Oh, damn I forgot...does anybody know if the inner shell 4029 has only the two holes or four smaller holes?
Yes, I forgot to mention the "buried" end piece IS a '15/16 end for my '16 touring. The front piece is also different, as there is no center bolt, but three bolts on the outside. When I get a chance, I'll dig them out. I do recall that mine are a bit bent though. I posted a photo of my early stamped metal end plate with three rivets instead of the usual two. Here it is again.
Note that the stamped version has a hole, not a slot, as the one bolt locates the muffler, not two bolts as in the previous design. Fewer parts, less assembly work!
It has been said that if a T came off the assembly line missing a bolt & it ran fine, the next day that bolt was no longer used!
After 45 minutes of moving 12 ~50lb wooden orchard crates (which wouldn't be bad, if they were in the open, but they're under a shelf) where I KNEW the '15-16 muffler ends were, I found nothing, but a little farther down on the shelf above, in a small lightweight box, were the muffler ends! I am starting a new thread and posting the photos there. I only put them there about 10 years ago, which is why I couldn't remember where they were!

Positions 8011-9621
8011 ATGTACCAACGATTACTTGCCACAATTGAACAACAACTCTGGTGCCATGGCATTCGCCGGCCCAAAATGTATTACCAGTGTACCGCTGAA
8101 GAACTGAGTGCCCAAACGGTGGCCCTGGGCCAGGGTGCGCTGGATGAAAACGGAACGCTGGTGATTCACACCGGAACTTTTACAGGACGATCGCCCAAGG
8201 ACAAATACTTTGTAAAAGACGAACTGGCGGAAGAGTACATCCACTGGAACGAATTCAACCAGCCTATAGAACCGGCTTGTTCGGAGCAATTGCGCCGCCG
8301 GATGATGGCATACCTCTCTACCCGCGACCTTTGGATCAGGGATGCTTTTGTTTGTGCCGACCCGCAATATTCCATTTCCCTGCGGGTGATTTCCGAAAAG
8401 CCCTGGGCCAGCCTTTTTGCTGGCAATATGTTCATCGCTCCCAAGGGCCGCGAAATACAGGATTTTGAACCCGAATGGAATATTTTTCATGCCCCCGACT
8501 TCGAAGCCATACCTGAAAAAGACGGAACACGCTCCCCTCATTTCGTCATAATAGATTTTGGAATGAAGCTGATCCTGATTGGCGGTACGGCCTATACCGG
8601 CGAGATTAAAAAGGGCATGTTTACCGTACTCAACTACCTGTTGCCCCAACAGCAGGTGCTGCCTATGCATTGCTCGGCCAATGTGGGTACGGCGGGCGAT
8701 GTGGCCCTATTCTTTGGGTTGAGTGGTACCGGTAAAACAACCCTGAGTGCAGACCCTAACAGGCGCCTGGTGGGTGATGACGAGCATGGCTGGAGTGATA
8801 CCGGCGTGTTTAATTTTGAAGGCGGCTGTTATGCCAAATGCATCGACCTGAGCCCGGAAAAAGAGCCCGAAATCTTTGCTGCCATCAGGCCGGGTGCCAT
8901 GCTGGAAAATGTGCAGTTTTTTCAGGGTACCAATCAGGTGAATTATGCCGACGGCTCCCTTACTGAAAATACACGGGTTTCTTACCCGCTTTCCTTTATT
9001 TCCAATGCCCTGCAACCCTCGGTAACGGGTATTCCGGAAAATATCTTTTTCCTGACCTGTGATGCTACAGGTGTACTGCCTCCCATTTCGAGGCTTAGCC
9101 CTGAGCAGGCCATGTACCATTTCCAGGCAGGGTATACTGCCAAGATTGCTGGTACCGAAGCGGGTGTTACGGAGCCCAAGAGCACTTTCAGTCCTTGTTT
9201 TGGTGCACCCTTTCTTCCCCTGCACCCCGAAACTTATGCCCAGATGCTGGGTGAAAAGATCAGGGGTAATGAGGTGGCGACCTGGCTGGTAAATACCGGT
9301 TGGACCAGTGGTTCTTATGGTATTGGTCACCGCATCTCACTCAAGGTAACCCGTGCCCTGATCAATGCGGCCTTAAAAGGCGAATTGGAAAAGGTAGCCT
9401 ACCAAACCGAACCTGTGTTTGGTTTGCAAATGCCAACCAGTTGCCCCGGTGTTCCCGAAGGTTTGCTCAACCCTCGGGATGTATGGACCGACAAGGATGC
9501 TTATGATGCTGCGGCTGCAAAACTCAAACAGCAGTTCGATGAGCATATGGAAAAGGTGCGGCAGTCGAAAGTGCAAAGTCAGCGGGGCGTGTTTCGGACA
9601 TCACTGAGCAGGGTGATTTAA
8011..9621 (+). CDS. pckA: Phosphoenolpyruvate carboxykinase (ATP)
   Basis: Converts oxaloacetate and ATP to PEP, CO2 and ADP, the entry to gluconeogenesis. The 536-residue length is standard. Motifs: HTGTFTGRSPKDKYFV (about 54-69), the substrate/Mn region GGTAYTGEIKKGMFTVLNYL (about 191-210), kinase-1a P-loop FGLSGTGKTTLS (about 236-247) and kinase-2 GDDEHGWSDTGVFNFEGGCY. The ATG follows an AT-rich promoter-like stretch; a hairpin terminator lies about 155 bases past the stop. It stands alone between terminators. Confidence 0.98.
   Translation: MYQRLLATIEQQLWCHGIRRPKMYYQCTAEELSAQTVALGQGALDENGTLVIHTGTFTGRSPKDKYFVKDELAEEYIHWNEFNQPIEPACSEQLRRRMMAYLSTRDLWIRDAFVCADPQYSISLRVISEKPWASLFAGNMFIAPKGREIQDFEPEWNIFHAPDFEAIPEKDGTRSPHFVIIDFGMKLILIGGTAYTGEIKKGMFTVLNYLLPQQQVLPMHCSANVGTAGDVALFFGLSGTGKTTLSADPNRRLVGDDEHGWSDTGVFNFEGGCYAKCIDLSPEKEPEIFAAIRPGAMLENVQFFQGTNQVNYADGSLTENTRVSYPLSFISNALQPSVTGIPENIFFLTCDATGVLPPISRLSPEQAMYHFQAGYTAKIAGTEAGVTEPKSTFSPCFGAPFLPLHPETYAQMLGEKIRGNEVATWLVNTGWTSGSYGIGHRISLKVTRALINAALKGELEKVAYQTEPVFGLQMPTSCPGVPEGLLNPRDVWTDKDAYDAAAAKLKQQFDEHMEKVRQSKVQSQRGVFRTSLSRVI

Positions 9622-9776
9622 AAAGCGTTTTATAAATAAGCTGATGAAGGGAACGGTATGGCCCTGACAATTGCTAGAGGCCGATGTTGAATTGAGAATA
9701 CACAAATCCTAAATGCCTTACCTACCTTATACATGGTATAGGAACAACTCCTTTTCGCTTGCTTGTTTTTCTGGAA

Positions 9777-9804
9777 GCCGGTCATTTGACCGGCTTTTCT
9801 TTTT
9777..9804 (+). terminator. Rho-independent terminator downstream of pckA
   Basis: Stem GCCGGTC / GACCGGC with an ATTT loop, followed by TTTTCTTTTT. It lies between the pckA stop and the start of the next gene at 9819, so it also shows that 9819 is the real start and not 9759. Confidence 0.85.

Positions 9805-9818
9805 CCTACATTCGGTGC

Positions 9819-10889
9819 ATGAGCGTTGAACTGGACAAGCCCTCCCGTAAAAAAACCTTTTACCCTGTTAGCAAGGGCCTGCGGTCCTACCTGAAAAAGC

Daivd, isn't this end plate you've posted off a later car. It has the thick concave washer for the electric upset pipe that Larry is producing. This concave washer acts like a spring washer, which does two things, keeps tension on the plate as well as on the threads of the bolt shaft threads and nut...sort of like a lock washer would...but like everything else, usually the shaft is peened over the nut just to make sure it doesn't come undone.
The above picture is of an early stamped end, with three rivets holding the frame bracket on, then the design was changed to two rivets, until the one-piece design was introduced.
David, ok, 1918 or 1919? Or some overlap?
Larry S. can answer this better than I, I would suspect that, or '17, whenever the stamped end mufflers first came around. Probably someone figured out that three rivets was an overkill!